Logan is, supposedly, the last movie featuring Hugh Jackman as Wolverine. It stars Jackman, Patrick Stewart, Dafne Keen, Stephan Merchant, Richard E. Grant, Boyd Holbrook, and Eriq La Salle.
Logan is working as a limo driver near the Mexican border, caring for an ailing Professor Xavier (Stewart) with the help of the mutant tracker Caliban (Merchant). He's also dying - his healing factor is failing and his skeleton is poisoning him, so he's drinking to dull the pain and trying to raise enough money to buy a boat and go live on the ocean (it's unclear if he intends to blow his brains out with his one adamantium bullet once he gets there, but it's implied). And then a woman (Elizabeth Rodriguez) finds him and begs his help to get a little girl named Laura (Keen) to North Dakota, and Logan embarks on a brutal journey that leaves pretty much everyone dead.
I've seen a lot of people saying this is the Wolverine movie we should have had all along, but I dunno. I grew up with Wolverine in yellow spandex and the comic writers trying vainly to have a dude with claws who didn't messily dismember everyone (before the 90s came along and said "fuck it, messy dismemberments for all!"), and who didn't curse because no one did. And that's basically how Jackman portrayed him in the first X-Men movies, minus the spandex, so seeing a Wolverine here that spits f-bombs like it's a Tarantino movie and goes for visible killing shots is a little jarring.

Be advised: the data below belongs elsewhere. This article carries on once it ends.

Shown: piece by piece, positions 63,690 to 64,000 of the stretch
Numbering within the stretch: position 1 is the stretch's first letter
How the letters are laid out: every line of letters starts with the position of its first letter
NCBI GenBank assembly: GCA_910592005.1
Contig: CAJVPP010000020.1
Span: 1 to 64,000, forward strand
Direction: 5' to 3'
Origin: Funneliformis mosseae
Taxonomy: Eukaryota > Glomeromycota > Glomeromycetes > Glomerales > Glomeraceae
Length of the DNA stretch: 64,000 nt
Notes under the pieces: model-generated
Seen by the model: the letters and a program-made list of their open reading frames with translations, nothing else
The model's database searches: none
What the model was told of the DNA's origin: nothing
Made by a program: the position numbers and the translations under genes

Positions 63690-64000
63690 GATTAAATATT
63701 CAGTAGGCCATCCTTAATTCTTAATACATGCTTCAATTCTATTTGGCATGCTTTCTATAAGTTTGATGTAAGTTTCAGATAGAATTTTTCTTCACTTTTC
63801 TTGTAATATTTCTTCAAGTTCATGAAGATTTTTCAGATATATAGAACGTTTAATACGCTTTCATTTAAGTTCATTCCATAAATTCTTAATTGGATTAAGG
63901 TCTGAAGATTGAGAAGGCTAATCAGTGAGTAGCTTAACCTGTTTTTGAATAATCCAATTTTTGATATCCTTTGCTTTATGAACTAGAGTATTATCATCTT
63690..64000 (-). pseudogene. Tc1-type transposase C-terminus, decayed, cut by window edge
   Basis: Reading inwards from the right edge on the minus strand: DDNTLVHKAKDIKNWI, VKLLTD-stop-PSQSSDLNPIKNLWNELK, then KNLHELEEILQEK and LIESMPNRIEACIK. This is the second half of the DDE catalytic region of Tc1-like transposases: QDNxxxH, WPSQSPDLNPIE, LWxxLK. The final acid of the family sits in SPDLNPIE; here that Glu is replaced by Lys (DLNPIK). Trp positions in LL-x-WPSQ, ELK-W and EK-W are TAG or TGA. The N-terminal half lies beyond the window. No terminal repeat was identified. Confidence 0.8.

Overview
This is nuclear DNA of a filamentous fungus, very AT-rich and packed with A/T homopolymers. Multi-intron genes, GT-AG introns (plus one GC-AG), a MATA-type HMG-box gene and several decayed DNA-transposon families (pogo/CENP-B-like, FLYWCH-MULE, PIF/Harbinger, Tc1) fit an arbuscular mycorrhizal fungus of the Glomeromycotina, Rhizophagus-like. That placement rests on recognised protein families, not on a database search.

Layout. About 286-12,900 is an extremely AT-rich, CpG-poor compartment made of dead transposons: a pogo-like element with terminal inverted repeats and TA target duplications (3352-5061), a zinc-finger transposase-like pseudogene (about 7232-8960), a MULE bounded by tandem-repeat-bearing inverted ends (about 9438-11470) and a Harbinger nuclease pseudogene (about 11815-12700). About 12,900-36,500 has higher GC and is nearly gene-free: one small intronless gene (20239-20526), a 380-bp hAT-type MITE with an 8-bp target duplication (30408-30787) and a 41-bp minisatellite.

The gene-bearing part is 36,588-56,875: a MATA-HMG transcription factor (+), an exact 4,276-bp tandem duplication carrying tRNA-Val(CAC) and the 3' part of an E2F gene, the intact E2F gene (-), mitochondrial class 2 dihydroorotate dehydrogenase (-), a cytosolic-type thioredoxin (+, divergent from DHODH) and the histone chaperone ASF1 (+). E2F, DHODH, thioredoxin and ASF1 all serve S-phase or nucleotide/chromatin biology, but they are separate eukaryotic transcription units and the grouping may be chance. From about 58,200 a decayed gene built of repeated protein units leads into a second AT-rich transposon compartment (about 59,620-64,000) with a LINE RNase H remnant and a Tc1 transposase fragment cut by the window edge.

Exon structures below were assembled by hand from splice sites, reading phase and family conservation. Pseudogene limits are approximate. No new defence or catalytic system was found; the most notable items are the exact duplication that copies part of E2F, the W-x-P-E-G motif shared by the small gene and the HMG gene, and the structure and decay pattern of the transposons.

With that said, it's a testament to how well Jackman knows the character that it still feels very much like the Wolverine we got to know in the other movies. Stewart, likewise, falls back into Professor X perfectly, and does a heart-breaking job of taking this educated, distinguished, intelligent man and breaking him down into fragments (I have seen this happen firsthand, it sucks, and the filmmakers did a great job with it). I like that we never quite find out what happened to the X-Men, and that the exposition of where all the mutants went gets cut short because Logan gets impatient. This film pulls exactly no punches, and if you're going to go full western-noir (I guess), that's how you do it.
For my money, I'd have liked more time with the kids, seeing their powers, and I could have used a little more attention to continuity with the other films (like, is this the same timeline as Days of Future Past? If so...huh?), but taken on its own or as a trilogy with X-Men Origins (ugh) and The Wolverine, it works nicely.
My Grade: B+
Rewatch value: Low
Next up: The Mexican